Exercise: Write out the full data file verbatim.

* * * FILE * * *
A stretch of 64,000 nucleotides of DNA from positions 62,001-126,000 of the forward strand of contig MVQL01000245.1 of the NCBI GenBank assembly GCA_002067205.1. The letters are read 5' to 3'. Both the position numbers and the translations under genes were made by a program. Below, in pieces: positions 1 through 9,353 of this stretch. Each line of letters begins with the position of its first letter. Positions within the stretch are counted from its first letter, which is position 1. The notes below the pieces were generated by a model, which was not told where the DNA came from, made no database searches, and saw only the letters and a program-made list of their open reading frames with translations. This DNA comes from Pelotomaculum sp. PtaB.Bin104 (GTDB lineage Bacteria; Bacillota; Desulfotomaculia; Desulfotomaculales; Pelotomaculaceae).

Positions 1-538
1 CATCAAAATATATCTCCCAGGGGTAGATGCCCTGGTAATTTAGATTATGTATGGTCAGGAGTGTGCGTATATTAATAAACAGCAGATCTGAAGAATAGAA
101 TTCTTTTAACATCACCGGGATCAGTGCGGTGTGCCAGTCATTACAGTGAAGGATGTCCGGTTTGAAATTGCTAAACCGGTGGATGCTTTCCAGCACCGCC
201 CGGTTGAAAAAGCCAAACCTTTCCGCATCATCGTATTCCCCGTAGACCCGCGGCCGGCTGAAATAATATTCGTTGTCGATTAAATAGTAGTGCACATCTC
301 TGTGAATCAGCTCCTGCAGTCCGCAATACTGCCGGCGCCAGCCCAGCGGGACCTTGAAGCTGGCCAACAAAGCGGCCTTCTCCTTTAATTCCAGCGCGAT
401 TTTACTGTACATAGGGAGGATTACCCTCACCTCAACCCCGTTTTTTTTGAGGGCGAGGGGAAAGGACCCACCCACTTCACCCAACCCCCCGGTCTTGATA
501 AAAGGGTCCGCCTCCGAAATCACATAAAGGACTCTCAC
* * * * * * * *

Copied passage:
A stretch of 64,000 nucleotides of DNA from positions 62,001-126,000 of the forward strand of contig MVQL01000245.1 of the NCBI GenBank assembly GCA_002067205.1. The letters are read 5' to 3'. Both the position numbers and the translations under genes were made by a program. Below, in pieces: positions 1 through 9,353 of this stretch. Each line of letters begins with the position of its first letter. Positions within the stretch are counted from its first letter, which is position 1. The notes below the pieces were generated by a model, which was not told where the DNA came from, made no database searches, and saw only the letters and a program-made list of their open reading frames with translations. This DNA comes from Pelotomaculum sp. PtaB.Bin104 (GTDB lineage Bacteria; Bacillota; Desulfotomaculia; Desulfotomaculales; Pelotomaculaceae).

Positions 1-538
1 CATCAAAATATATCTCCCAGGGGTAGATGCCCTGGTAATTTAGATTATGTATGGTCAGGAGTGTGCGTATATTAATAAACAGCAGATCTGAAGAATAGAA
101 TTCTTTTAACATCACCGGGATCAGTGCGGTGTGCCAGTCATTACAGTGAAGGATGTCCGGTTTGAAATTGCTAAACCGGTGGATGCTTTCCAGCACCGCC
201 CGGTTGAAAAAGCCAAACCTTTCCGCATCATCGTATTCCCCGTAGACCCGCGGCCGGCTGAAATAATATTCGTTGTCGATTAAATAGTAGTGCACATCTC
301 TGTGAATCAGCTCCTGCAGTCCGCAATACTGCCGGCGCCAGCCCAGCGGGACCTTGAAGCTGGCCAACAAAGCGGCCTTCTCCTTTAATTCCAGCGCGAT
401 TTTACTGTACATAGGGAGGATTACCCTCACCTCAACCCCGTTTTTTTTGAGGGCGAGGGGAAAGGACCCACCCACTTCACCCAACCCCCCGGTCTTGATA
501 AAAGGGTCCGCCTCCGAAATCACATAAAGGACTCTCAC